Although many prior studies have suggested that student self-efficacy is related to retention, [1,5] this study found that student interest was more strongly associated with retention. This finding is supported by Dweck’s mindset theory: students with a “growth” mindset (e.g., “I enjoy math”) would be expected to perform better and thus be retained at a higher rate than those with a “fixed” mindset (e.g., “I am good at math”). We were surprised that few students mentioned activities expressly designed to stimulate interest in engineering, such as robotics competitions and high school engineering classes. Rather, they cited general interests in math, problem solving, and creativity, as well as family influences, all factors that are challenging for the engineering education community to address.
This study examined whether a simple, five-minute, three-question survey can foretell student performance and retention. We conclude that relative to its ease of administration, this survey does provide valuable insight. It confirms some findings from past research, while generating new ones. Its open-ended nature helps in identifying new trends that could be missed by a static closed-form questionnaire. Its minimalism enables easy implementation in an introductory engineering course, where it serves not only as a research tool, but also as a pedagogical aid to help students and teacher discover student misperceptions about engineering, and to customize the curriculum to student interests.
 Honken, N., and Ralston, P.A.S. (2013). Freshman engineering retention: A holistic look. Journal of STEM Education: Innovations and Research, 14(2).
 Lotkowski, V.A., Robbins, S.B., and Noeth, R.J. (2004). The role of academic and non-academic factors in improving college retention. American College Testing, Inc. ACT Policy Report.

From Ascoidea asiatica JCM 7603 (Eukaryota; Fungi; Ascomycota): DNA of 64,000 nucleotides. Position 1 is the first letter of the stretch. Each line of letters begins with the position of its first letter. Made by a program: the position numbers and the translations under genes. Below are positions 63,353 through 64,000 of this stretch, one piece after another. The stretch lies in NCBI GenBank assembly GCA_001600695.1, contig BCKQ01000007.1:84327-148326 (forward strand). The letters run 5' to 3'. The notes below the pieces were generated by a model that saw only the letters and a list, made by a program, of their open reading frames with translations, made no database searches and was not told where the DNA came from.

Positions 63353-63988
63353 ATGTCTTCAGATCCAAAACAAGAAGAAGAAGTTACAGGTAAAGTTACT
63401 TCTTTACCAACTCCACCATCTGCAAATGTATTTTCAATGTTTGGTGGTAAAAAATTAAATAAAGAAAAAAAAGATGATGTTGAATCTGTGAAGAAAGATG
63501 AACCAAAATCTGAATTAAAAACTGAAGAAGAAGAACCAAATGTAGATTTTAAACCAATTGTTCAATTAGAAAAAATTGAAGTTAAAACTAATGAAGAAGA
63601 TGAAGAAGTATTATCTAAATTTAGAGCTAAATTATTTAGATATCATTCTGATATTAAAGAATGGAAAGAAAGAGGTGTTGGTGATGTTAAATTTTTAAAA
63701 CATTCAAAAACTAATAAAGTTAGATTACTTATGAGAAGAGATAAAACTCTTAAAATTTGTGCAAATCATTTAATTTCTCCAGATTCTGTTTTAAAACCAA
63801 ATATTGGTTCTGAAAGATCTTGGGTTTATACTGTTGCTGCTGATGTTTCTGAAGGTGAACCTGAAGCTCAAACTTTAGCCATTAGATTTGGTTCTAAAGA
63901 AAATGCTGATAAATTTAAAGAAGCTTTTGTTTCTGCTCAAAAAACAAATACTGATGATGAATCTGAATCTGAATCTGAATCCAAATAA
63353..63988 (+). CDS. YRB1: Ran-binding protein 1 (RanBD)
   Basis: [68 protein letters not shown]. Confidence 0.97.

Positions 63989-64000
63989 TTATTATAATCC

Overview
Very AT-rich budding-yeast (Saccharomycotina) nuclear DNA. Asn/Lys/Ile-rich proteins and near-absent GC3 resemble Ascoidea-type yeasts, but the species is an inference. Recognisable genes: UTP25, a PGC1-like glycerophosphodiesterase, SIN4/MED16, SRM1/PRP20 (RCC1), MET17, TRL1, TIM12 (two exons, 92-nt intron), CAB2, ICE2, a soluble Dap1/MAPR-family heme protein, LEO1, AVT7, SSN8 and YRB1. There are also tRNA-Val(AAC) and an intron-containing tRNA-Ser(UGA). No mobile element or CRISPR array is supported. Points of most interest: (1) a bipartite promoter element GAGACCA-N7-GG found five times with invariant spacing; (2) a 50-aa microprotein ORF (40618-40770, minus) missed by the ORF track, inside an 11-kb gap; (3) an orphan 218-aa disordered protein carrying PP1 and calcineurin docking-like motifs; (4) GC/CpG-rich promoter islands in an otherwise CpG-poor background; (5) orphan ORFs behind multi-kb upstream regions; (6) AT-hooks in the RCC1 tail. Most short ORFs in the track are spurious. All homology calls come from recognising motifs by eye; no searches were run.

Augustine, R.D. (1966). Persistence and attrition of engineering students: A study of freshman and sophomore engineering students at three midwestern universities. Michigan State University.
 Cech, E., Rubineau, B., Silbey, S., and Seron, C. (2011). Professional role confidence and gendered persistence in engineering. American Sociological Review, 76(5).
 Fantz, T.D., Siller, T.J., and Demiranda, M.A.. (2011). Pre-collegiate factors in influencing the self-efficacy of engineering students. Journal of Engineering Education, 100(3).
 Gore, J.N. (2010) The importance of freshman experiences in predicting student retention decisions. M.A. thesis, Appalachian State University.
 Dweck, C.S. (2008). “Mindsets and math/science achievement,” report prepared for The Carnegie Corporation of New York-Institute for Advanced Study Commission on Mathematics and Science Education, New York, NY.
 Atkinson, R.L., Atkinson, R.C., Smith, E.E., Bem, D.J., Nolen-Hoeksema, S. (1999). Hilgard’s Introduction to Psychology.
 Stump, S., Husman, J., Chung, W.T., and Done, A. (2009). Student beliefs about intelligence: Relationship to learning. Proceedings of the 39th ASEE/IEEE Frontiers in Education Conference, San Antonio, TX.
Are you a researcher? Would you like to cite this paper?
Visit the ASEE document repository at
for more tools and easy citations.